Special Education

Back to School Tips for Parents
of Students who have IEPs
Getting Ready for the New School Year
By Wendy Overturf
Intensive Support Specialist
600 W. Virginia Street. Ste 501. Milwaukee, WI 53204
Getting ready for a new school year can be daunting, especially for children with disabilities and their parents. To make the process a little easier, here are some tips to help prepare for the new year — whether they’re starting school for the very first time or returning after the summer break.
Start talking about the school year
The end of the summer break may provoke sadness, but this can be eased by getting your child excited about the new school year. One way to do this is to begin talking about school before the first day back. You might ask them what they’re most looking forward to, such as a subject they’ll be studying, which teachers they hope to have or even just discuss practical arrangements like transportation to and from school.
Reintroduce your child’s normal routines
If your child has specific routines during the school year, it’s a good idea to reintroduce these before the first week of school. This will help ease them back into their normal schedule while also ensuring that their first week back isn’t too overwhelming. Often sleeping and eating patterns are not consistently routine during the summer, so it’s important to start reintroducing those routines.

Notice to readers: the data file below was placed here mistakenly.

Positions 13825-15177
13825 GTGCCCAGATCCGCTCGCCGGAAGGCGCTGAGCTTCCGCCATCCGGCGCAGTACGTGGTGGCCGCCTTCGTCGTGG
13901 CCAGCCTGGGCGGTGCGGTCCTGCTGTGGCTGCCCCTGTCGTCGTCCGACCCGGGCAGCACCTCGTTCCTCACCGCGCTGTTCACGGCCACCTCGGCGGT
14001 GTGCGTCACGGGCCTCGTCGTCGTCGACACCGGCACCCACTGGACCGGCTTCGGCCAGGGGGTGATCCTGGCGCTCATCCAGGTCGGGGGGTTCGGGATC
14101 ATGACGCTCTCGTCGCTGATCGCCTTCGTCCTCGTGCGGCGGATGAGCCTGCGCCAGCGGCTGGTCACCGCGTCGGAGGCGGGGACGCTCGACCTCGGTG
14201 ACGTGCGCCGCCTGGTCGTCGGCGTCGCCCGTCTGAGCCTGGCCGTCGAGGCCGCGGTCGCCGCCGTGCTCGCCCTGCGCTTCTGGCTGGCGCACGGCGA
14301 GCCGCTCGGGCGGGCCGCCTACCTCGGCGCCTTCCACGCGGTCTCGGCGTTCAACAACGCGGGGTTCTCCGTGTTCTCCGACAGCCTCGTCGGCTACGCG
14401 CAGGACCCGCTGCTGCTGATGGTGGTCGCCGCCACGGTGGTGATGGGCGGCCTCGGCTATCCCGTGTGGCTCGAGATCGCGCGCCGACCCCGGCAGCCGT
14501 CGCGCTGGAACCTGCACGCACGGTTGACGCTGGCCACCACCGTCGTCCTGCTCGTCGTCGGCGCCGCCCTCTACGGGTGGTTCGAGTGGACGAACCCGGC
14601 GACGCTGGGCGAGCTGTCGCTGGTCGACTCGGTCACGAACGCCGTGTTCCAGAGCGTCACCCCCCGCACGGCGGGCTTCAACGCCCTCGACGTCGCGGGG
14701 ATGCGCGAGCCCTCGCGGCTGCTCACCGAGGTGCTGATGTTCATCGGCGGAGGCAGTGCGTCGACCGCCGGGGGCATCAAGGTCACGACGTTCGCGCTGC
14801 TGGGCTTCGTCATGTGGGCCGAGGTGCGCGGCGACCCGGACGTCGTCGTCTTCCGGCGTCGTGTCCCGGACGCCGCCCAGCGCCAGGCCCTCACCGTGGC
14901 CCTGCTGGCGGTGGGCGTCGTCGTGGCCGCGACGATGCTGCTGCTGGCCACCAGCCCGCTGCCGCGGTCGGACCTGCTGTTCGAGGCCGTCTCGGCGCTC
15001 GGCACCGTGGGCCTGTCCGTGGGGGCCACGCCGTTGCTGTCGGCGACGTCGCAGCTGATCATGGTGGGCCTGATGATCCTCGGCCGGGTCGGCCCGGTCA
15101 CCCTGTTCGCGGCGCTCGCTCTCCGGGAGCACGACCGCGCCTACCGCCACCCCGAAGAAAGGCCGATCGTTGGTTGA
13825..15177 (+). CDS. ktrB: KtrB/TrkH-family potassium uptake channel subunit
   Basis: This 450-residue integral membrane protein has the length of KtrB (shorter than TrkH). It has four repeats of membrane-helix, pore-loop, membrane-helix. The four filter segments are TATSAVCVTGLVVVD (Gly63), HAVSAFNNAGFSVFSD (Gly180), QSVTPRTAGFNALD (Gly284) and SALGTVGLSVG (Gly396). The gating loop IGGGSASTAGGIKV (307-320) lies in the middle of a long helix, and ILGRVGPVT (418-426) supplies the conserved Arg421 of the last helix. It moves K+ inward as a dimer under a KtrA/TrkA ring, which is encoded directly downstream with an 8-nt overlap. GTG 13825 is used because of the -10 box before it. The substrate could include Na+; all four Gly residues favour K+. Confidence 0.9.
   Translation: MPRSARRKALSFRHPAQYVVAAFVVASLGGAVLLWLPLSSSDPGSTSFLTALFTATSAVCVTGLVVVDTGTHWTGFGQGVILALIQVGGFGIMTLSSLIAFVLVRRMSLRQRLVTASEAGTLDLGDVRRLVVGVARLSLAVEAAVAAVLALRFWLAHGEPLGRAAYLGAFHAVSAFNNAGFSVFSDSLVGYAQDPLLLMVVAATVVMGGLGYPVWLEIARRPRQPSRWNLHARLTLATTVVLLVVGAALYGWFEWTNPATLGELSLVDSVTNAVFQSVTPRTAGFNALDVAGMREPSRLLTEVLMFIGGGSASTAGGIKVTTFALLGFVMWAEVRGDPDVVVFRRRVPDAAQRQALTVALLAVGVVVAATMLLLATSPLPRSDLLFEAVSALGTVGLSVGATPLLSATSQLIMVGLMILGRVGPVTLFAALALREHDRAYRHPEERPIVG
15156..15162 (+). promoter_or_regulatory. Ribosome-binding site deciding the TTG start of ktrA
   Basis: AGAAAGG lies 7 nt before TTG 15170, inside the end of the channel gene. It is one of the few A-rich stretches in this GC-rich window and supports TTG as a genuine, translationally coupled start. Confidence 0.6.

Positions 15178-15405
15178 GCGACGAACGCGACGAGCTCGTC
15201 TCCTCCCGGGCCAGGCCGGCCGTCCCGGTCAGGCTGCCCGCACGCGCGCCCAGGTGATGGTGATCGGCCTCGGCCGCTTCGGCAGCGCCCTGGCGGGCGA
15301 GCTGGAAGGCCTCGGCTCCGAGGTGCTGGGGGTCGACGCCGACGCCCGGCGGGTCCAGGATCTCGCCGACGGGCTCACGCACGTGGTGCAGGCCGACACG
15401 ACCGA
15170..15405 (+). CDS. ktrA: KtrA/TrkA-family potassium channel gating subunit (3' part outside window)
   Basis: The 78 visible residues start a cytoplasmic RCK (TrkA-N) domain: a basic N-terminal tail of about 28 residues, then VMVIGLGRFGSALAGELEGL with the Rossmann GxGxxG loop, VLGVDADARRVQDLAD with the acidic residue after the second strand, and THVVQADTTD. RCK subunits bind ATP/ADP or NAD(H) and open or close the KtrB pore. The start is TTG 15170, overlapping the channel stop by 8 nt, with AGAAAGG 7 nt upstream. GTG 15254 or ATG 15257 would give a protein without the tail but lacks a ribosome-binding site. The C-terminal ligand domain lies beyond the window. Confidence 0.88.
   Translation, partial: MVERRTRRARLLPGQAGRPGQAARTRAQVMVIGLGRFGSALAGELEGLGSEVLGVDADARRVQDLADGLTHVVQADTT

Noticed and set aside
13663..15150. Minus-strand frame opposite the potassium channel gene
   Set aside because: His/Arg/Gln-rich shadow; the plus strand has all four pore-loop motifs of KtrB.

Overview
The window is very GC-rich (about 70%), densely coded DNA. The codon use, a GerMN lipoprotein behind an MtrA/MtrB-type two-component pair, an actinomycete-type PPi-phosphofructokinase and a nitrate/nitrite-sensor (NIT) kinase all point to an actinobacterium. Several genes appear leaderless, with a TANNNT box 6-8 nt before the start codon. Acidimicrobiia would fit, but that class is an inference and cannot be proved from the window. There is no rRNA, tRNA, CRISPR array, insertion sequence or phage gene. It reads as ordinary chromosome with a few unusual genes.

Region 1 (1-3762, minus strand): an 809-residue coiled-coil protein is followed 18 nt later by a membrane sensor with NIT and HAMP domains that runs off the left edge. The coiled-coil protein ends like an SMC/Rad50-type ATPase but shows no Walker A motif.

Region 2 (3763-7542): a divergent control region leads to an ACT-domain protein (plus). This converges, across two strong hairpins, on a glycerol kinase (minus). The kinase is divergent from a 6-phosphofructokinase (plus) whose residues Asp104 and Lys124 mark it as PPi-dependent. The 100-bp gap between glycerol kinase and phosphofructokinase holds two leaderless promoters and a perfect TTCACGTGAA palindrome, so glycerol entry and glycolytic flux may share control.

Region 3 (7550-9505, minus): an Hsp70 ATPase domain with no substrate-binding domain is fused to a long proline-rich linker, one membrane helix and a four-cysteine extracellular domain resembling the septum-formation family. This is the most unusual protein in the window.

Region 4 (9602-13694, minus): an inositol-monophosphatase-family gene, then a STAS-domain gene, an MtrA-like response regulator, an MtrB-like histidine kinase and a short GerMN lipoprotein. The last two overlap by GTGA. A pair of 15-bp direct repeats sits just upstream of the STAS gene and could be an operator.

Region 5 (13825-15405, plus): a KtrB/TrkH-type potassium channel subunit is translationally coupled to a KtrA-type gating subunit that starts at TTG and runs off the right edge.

What are Your Concerns?
Write down the questions you have for school staff. Consider what worries you most about the new school year. This will help you figure out where to begin and who to contact first.
Who’s on Your Child’s IEP Team?
Do you know who your child’s teachers and aides are for this fall? If not, call the
principal and introduce yourself and your child, and ask if you can be connected with your child’s new team. Ask to meet the case manager, and/or email the teacher. This will give you the chance to share ideas, suggestions, and tips for working with your child. IEPs or other plans do not always provide a complete picture of your child.
Special Supplies
If your child brings special supplies, make sure that they are at school for the first day. If the school is providing those supplies, call or email the teacher to make sure that they will be available on the first day.
Consider What Might Help on the First Day
For example, it might be helpful for your child to meet the bus driver, take a tour of the classroom, or visit the lunchroom.
With some planning, the first day of school may be less stressful for you, your child, and school staff.
(Adapted from Sept 2018 Family Voices of Wisconsin Article)